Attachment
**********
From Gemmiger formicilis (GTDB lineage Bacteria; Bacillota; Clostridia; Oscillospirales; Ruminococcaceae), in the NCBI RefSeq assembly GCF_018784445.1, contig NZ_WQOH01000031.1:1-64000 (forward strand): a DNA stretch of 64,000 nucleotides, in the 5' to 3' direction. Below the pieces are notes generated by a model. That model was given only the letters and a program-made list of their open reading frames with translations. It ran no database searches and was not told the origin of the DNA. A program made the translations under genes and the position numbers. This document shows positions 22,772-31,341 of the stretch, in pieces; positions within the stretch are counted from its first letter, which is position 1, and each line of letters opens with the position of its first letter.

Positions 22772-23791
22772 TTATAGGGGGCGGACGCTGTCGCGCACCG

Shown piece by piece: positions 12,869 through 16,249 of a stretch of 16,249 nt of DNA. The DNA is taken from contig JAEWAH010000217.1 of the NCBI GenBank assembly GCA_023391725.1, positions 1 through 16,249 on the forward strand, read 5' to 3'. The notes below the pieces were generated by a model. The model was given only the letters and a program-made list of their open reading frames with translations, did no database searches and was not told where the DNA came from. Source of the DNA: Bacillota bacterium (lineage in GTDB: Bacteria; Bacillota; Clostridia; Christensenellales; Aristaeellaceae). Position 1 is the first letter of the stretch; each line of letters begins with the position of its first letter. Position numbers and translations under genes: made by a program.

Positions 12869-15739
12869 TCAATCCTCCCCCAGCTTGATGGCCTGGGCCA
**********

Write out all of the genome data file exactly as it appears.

From Gemmiger formicilis (GTDB lineage Bacteria; Bacillota; Clostridia; Oscillospirales; Ruminococcaceae), in the NCBI RefSeq assembly GCF_018784445.1, contig NZ_WQOH01000031.1:1-64000 (forward strand): a DNA stretch of 64,000 nucleotides, in the 5' to 3' direction. Below the pieces are notes generated by a model. That model was given only the letters and a program-made list of their open reading frames with translations. It ran no database searches and was not told the origin of the DNA. A program made the translations under genes and the position numbers. This document shows positions 22,772-31,341 of the stretch, in pieces; positions within the stretch are counted from its first letter, which is position 1, and each line of letters opens with the position of its first letter.

Positions 22772-23791
22772 TTATAGGGGGCGGACGCTGTCGCGCACCG

Shown piece by piece: positions 12,869 through 16,249 of a stretch of 16,249 nt of DNA. The DNA is taken from contig JAEWAH010000217.1 of the NCBI GenBank assembly GCA_023391725.1, positions 1 through 16,249 on the forward strand, read 5' to 3'. The notes below the pieces were generated by a model. The model was given only the letters and a program-made list of their open reading frames with translations, did no database searches and was not told where the DNA came from. Source of the DNA: Bacillota bacterium (lineage in GTDB: Bacteria; Bacillota; Clostridia; Christensenellales; Aristaeellaceae). Position 1 is the first letter of the stretch; each line of letters begins with the position of its first letter. Position numbers and translations under genes: made by a program.

Positions 12869-15739
12869 TCAATCCTCCCCCAGCTTGATGGCCTGGGCCA